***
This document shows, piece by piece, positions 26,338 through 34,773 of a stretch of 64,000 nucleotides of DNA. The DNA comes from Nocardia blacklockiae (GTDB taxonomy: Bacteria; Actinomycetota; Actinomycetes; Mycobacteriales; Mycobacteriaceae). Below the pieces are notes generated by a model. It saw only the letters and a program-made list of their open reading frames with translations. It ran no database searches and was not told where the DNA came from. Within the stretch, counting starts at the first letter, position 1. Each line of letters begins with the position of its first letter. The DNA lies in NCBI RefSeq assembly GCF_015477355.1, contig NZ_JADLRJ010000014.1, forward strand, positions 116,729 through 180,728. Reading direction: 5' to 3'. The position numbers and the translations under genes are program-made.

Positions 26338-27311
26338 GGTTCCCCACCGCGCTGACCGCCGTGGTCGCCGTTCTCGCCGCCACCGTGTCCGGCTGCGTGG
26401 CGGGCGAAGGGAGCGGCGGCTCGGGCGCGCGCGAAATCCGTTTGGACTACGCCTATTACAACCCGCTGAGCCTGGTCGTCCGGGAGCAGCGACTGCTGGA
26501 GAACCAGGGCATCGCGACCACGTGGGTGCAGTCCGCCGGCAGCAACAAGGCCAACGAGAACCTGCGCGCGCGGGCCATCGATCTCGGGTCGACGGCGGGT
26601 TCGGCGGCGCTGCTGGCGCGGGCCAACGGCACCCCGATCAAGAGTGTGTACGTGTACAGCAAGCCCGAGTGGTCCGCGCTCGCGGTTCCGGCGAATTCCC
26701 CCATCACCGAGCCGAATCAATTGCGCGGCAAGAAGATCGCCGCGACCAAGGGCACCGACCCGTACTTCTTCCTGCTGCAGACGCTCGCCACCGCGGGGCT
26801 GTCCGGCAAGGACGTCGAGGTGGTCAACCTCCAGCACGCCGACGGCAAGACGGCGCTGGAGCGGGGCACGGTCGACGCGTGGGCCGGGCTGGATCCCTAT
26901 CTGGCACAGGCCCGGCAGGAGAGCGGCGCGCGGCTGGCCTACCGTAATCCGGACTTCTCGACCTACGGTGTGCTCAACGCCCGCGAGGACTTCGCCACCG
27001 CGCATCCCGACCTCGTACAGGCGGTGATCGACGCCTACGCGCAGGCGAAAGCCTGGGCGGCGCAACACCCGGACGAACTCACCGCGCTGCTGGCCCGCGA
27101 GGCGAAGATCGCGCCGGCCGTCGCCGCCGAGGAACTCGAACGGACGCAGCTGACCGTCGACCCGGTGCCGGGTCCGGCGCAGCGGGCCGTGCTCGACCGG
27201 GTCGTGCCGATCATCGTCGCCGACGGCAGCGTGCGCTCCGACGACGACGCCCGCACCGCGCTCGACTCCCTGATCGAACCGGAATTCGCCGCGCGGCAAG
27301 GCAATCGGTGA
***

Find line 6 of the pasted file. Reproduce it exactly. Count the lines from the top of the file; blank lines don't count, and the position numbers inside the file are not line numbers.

26601 TCGGCGGCGCTGCTGGCGCGGGCCAACGGCACCCCGATCAAGAGTGTGTACGTGTACAGCAAGCCCGAGTGGTCCGCGCTCGCGGTTCCGGCGAATTCCC